We pioneered an initially highly controversial connection between DNA damage and (accelerated) aging. In the previous ERC grant ‘DamAge’ we reached the stage that (segmental) aging in DNA repair-deficient mice can be largely controlled. The severity of the repair defect determines the rate of segmental aging; the repair pathways affected influence which organs age fast; conditional repair mutants allow targeting accelerated aging to any organ. Importantly, we found that dietary restriction (DR), the only universal intervention known to delay aging, extends remaining life- and healthspan in progeroid Ercc1Δ/- mutants by 200% (see Vermeij et al., Nature 2016 and fig.2). Also Xpg-/- progeroid repair mice strongly benefit from DR, generalizing this finding. The prominent Alzheimer- and Parkinson-like neurodegeneration is even retarded up to 30-fold(!) disclosing powerful untapped reserves unleashed by 30% less food, with enormous clinical potential. Also we discovered that in accelerated and normal aging gene expression declines due to accumulating stochastic transcription-blocking lesions and that DR counteracts genomic dysfunction. In Dam2Age we will focus on the cross-talk between DNA damage, aging and DR with emphasis on the relevance for normal aging, elucidate underlying mechanisms and use our unique -for DR research superior- mouse models and a variety of novel assays to search for effective nutritional-pharmacological DR mimetics. This serves as a stepping stone towards potent universal therapy for a range of repair-deficient progeroid syndromes and prevention of many aging-related diseases, most urgently dementia’s, to promote sustained health.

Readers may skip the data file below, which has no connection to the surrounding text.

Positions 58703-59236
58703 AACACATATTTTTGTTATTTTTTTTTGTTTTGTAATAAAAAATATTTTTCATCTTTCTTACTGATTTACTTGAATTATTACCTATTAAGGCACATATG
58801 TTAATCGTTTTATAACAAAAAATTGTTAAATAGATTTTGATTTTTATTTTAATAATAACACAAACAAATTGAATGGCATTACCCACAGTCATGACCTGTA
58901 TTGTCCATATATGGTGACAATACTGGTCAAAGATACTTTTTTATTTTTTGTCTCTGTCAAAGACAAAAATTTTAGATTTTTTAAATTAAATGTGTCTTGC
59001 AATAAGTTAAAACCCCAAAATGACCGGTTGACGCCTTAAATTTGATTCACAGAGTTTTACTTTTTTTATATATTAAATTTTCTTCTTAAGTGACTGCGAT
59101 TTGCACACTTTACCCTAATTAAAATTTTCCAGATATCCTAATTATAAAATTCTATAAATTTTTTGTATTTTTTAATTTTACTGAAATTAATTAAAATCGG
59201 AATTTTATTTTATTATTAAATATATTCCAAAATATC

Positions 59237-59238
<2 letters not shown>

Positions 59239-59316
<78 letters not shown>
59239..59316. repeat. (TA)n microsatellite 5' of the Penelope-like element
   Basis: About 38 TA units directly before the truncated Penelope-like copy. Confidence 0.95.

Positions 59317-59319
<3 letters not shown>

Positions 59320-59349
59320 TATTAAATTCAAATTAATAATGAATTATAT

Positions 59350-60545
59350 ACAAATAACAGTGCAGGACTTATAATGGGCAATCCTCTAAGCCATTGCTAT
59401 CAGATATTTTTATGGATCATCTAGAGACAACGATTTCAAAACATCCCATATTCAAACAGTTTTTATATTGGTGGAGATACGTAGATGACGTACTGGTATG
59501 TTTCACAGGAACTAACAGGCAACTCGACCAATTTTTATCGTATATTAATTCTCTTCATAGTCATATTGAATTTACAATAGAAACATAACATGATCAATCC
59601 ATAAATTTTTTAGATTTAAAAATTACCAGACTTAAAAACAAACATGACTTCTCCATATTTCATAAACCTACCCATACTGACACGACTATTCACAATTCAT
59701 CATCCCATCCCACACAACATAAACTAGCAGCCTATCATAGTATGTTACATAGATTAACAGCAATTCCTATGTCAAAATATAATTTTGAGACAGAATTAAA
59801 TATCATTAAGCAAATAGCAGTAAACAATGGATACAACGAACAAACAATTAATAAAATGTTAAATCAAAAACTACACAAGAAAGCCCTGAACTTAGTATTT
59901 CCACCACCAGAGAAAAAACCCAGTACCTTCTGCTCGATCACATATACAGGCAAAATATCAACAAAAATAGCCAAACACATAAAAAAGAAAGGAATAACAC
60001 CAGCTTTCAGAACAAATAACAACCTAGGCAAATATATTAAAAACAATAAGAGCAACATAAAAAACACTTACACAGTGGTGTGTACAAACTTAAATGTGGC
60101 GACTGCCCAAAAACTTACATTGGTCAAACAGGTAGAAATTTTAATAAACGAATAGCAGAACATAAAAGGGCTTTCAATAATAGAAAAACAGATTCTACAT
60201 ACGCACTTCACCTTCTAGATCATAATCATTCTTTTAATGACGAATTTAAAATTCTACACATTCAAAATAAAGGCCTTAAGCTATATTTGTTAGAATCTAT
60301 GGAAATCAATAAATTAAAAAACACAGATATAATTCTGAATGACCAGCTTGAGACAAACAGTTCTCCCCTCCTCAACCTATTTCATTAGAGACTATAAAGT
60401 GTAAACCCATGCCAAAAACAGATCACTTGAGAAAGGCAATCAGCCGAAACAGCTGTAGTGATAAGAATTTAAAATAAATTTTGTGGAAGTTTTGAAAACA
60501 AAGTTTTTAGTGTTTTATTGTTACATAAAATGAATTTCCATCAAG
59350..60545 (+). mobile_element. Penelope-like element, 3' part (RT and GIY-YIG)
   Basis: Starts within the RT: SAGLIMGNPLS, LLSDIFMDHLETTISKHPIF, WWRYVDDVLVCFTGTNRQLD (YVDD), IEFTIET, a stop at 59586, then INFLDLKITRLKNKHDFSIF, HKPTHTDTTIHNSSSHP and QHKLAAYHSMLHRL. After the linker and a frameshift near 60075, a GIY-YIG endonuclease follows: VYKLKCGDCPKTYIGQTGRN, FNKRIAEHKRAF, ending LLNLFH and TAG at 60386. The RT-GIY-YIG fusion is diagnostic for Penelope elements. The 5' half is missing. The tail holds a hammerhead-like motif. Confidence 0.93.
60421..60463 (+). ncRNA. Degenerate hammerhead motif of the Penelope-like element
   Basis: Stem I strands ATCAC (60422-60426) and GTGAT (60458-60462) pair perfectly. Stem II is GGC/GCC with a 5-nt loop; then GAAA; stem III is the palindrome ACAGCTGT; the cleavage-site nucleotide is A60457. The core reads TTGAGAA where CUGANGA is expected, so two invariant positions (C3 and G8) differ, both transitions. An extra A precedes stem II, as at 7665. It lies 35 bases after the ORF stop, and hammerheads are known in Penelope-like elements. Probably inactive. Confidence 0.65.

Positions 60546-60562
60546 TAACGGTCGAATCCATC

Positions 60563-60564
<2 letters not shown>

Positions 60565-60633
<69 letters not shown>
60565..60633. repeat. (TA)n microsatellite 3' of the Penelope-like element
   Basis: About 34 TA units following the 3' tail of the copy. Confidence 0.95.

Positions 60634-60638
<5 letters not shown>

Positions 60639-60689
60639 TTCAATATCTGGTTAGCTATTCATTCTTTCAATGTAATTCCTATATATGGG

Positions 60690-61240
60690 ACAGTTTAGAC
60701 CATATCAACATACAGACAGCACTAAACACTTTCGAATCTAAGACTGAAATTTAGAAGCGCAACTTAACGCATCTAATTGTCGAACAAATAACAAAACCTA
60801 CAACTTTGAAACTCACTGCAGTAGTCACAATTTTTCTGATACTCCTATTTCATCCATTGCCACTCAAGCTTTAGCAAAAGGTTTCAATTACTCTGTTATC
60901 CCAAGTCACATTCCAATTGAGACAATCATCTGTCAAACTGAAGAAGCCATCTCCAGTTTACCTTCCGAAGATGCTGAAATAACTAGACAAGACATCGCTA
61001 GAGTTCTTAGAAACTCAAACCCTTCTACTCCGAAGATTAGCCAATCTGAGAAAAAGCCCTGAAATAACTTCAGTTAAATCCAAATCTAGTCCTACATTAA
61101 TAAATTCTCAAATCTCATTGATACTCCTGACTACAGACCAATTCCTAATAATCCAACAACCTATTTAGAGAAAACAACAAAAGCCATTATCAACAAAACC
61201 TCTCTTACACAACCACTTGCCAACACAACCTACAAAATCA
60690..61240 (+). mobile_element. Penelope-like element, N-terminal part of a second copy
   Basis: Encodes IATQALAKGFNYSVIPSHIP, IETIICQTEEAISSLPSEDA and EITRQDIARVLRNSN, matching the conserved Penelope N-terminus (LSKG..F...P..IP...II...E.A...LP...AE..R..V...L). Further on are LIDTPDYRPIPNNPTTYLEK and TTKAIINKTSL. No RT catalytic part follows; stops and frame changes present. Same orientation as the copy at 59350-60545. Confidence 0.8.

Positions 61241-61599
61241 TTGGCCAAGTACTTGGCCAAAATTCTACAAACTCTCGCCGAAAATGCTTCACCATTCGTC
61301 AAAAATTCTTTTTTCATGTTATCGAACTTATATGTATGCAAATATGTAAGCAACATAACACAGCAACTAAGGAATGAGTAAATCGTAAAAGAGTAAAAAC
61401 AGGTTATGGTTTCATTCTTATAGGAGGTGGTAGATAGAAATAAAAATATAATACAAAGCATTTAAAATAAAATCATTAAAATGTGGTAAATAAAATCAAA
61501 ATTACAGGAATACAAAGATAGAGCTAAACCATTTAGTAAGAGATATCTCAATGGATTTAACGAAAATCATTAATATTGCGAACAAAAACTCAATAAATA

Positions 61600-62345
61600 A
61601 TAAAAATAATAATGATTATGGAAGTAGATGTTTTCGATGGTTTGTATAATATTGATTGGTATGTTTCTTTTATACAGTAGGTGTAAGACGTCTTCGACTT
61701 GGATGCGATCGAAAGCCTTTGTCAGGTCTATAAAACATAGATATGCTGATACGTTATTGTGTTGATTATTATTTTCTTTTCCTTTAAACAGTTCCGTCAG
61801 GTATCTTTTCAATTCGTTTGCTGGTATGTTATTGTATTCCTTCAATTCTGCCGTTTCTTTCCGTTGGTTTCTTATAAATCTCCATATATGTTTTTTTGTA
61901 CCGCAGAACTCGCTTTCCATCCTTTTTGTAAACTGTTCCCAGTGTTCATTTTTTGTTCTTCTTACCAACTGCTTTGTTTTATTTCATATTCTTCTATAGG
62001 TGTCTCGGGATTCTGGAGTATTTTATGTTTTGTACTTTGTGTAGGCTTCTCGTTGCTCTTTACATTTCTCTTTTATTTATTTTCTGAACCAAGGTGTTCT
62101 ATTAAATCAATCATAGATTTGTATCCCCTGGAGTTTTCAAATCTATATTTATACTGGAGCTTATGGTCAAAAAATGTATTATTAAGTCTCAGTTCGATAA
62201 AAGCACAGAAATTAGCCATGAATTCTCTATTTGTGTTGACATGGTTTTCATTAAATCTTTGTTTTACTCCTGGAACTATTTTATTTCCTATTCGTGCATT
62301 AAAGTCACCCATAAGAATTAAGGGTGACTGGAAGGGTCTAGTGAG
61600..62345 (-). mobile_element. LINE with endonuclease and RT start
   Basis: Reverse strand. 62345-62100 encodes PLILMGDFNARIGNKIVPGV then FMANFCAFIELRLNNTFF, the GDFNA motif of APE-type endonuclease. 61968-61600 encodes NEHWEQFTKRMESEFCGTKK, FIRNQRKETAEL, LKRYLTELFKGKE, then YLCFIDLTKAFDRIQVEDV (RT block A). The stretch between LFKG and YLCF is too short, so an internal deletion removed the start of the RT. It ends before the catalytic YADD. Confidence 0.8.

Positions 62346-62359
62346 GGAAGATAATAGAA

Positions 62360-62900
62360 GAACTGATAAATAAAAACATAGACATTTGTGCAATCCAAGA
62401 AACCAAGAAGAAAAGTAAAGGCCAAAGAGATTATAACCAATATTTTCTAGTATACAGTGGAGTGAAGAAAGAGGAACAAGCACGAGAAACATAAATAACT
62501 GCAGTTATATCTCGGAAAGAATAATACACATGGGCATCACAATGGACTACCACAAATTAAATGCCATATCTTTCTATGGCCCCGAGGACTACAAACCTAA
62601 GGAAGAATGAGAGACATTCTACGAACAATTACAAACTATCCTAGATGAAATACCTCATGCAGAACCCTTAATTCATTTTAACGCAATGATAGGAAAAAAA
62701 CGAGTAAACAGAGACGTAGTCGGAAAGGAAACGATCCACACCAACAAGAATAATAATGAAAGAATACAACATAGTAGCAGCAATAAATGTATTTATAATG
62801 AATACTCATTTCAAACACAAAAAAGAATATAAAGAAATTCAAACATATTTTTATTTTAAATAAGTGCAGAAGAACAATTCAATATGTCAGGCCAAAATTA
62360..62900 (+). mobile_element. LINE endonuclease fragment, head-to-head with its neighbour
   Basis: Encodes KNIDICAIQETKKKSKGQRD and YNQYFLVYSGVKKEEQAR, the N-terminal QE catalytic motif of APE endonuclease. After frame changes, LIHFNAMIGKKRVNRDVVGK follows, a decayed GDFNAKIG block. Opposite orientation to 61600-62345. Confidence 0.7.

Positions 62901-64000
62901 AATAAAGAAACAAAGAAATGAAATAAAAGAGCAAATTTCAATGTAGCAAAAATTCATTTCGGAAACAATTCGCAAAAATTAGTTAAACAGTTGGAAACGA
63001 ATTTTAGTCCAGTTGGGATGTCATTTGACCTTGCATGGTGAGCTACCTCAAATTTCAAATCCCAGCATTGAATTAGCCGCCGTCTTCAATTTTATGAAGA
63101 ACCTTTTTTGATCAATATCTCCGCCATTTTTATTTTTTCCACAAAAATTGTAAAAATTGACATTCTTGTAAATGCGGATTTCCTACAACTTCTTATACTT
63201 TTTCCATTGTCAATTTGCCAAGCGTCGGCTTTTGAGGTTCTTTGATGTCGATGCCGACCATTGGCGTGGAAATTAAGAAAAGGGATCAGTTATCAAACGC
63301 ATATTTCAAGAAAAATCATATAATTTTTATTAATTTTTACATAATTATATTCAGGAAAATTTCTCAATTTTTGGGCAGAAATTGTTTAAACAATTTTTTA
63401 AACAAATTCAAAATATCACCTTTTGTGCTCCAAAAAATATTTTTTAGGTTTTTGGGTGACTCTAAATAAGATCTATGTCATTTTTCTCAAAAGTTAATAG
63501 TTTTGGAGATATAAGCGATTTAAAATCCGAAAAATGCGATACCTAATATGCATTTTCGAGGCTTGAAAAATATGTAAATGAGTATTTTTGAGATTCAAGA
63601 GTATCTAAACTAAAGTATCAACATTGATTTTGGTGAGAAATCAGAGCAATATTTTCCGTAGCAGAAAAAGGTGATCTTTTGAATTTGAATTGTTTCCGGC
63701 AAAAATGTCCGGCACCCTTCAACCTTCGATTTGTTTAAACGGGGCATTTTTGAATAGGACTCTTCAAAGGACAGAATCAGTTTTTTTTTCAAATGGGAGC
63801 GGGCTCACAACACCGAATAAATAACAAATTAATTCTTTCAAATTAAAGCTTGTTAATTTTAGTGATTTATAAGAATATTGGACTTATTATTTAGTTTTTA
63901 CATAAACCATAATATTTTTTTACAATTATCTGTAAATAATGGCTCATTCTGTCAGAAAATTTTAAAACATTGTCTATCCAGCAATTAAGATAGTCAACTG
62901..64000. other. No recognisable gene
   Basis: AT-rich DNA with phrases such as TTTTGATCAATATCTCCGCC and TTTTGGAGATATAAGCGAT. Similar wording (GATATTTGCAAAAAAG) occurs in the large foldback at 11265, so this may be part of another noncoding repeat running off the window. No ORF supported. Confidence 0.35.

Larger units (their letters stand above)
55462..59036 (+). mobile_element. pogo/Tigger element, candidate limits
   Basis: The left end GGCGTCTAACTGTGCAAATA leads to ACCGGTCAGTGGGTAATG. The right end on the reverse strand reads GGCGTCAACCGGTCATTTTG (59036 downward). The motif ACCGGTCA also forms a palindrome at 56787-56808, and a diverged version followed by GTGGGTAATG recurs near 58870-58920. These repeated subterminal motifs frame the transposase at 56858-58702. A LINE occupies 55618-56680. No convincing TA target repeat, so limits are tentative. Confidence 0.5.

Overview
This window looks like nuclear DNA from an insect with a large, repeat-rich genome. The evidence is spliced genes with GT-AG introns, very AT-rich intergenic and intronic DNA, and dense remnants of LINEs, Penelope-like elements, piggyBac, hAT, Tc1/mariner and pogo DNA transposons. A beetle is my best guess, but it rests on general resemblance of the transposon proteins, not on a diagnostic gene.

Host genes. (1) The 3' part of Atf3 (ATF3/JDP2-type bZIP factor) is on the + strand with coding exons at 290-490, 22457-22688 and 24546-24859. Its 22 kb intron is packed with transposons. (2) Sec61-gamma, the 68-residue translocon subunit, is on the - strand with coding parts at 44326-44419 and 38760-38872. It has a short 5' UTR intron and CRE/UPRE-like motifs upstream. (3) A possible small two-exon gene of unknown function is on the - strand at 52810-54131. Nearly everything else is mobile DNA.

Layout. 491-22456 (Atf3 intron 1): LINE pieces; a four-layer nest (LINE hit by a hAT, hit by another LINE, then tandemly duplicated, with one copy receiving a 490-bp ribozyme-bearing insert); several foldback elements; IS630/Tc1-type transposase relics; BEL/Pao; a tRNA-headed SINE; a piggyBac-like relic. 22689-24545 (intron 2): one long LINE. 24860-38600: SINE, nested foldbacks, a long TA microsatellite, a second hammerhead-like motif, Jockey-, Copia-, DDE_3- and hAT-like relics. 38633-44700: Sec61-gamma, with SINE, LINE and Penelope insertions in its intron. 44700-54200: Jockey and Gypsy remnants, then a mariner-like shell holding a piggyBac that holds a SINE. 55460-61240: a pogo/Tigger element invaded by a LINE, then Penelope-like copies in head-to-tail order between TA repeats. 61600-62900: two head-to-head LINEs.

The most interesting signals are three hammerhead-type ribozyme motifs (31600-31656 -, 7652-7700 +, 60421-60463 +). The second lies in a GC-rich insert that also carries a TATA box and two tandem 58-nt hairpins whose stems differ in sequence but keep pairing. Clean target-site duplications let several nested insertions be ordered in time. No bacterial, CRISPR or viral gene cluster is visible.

Project partnersErasmus Universitair Medisch Centrum Rotterdam